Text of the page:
San Diego

Tentative Ruling Upholds Jury's Finding Against Adam Shacknai

Family and friends of Rebecca Zahau expressed relief Friday after a Superior Court judge indicated she will not reverse a jury verdict that found Adam Shacknai responsible for Zahau's death.

Judge Katherine Bacal issued a tentative ruling denying Adam Shacknai's request for a new trial, and said she disagreed with claims made by Shacknai's lawyer that the verdict against him was tainted by jury misconduct and incorrect decisions made by the judge during that trial.

Judge Bacal also questioned findings made by the Sheriff's department in its investigation, which concluded that Zahau had killed herself by hanging. In reaching that conclusion, Sheriff's investigators cleared Adam Shacknai of allegations that he killed Zahau.

Last April, in a civil trial, Shacknai was found liable in the death of Zahau. Zahau was found bound, nude and hanging from a balcony at the Spreckels Mansion in Coronado in 2011. The home belonged to Zahau's boyfriend, Jonah Shacknai, Adam's brother.

Adam was the last person to see Zahau alive. He found the 32-year-old woman hanging from the balcony at the historic waterfront home.

Zahau's death came just days after Jonah's boyfriend's son, 6-year-old Max Shacknai, took a deadly fall at the mansion, while Zahau was watching the boy.

In November 2018, Adam told NBC's "Dateline" he felt the system had "failed" him. He vowed to appeal the verdict in the civil trial.

The high-profile case has prompted years of speculation into the circumstances surrounding Zahau's death. Complicated legal proceedings have followed.

The San Diego County Sheriff's Department, including Sheriff Bill Gore, has always maintained that Zahau's death was a suicide. Her family, however, has never believed that.

Following the civil trial, the sheriff's department said it would review the evidence in the case to determine whether to launch a new investigation. In December 2018, the sheriff's department decided it would not change its initial findings on the case; Zahau's official cause of death would remain a suicide.

"After conducting this review, the case team found no evidence that led us to believe that Rebecca Zahau died at the hands of another," Gore said at that time.

Greer called the sheriff's department decision in December 2018 an "improper and biased decision." The attorney said there was "something corrupt" in the investigation and that it's possible Gore and others close to the investigation were influenced by Jonah Shacknai's wealth.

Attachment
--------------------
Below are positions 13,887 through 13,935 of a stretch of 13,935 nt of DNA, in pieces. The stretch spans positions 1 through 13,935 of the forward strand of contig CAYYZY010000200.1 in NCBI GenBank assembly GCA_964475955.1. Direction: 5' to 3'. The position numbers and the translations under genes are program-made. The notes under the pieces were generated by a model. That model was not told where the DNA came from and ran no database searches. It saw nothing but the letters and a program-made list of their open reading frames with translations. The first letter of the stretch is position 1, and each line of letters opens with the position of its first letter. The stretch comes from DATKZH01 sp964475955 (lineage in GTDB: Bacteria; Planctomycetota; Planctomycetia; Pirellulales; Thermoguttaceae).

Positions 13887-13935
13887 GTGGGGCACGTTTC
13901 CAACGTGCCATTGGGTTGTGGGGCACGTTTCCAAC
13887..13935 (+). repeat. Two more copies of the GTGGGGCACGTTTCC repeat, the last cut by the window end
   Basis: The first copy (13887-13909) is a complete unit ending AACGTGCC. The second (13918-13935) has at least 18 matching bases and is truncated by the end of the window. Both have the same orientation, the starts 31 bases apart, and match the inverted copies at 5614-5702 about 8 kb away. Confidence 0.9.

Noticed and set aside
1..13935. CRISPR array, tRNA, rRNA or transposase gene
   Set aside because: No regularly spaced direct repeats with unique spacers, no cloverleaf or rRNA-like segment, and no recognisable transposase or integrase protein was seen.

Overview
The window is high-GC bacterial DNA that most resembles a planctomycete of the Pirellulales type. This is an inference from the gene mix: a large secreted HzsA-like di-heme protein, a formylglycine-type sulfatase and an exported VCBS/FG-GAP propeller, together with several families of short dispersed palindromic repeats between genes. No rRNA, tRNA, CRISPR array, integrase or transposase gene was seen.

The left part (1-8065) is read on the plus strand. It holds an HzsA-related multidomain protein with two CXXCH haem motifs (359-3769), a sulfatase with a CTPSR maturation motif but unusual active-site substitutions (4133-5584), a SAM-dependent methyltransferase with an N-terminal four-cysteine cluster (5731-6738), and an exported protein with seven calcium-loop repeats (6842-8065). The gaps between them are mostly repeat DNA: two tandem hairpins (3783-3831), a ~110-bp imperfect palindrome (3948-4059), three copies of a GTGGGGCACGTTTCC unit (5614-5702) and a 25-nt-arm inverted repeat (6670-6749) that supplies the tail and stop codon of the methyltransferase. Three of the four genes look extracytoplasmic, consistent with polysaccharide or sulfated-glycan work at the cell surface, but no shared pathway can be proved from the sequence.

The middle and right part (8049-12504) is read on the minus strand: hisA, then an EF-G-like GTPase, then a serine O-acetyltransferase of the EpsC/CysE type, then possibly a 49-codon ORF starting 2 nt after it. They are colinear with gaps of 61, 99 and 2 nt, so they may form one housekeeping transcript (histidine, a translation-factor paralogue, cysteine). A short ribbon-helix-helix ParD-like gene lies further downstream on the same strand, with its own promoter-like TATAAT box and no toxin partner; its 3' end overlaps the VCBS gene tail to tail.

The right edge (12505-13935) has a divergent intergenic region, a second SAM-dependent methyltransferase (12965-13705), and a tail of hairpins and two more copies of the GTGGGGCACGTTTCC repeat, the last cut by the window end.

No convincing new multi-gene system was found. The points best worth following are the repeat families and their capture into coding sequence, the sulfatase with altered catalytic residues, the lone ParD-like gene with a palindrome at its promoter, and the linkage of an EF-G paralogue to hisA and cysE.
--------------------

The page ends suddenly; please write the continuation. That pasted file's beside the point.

Gore defended his department and maintained that detectives on this case followed the facts and the evidence. Gore responded with a measured but forceful denial.

"I never took any money from Jonah Shacknai in my election or re-election campaigns. That's just not the way we operate," he said. "And to be quite honest, I take personal offense at that, at impugning the reputation of this department, one of the best in the country."

Gore said last year he was at first surprised by the civil verdict against Adam and found the theory presented by Greer "not logical."

In a live TV interview with KSWB a day after the verdict, Gore said: 

"There’s just no physical evidence or eyewitness evidence to tie Adam Shacknai to this murder. There’s no DNA, there’s no fingerprints," he said. "It’s interesting the attorney Mr. Greer managed to turn that into a theory that the crime scene had been wiped clean which is really difficult to do in this scientific age we live in."

Greer said that was "the most significant part" of the case.

"If you look at things associated with the crime, not even Rebecca's DNA or prints are on them," he said.

Greer said he cooperated with the sheriff's department's review by sending the department numerous documents, including transcripts and other material from the 28-day civil trial.

Jurors in the wrongful death lawsuit voted 9-3 that Shacknai battered Zahau and that his actions caused her death. They determined Shacknai owed Zahau's mother, Pari Zahau, nearly $5.2 million in damages.

Adam, in a statement through his attorney last year, maintained his innocence.

"I was in no way involved with Rebecca's death, which was part of a tragic sequence of events, that also involved the loss of my 6-year-old nephew Max. I will be pleased to assist the investigation in any way requested, as I have all along."

Contact Us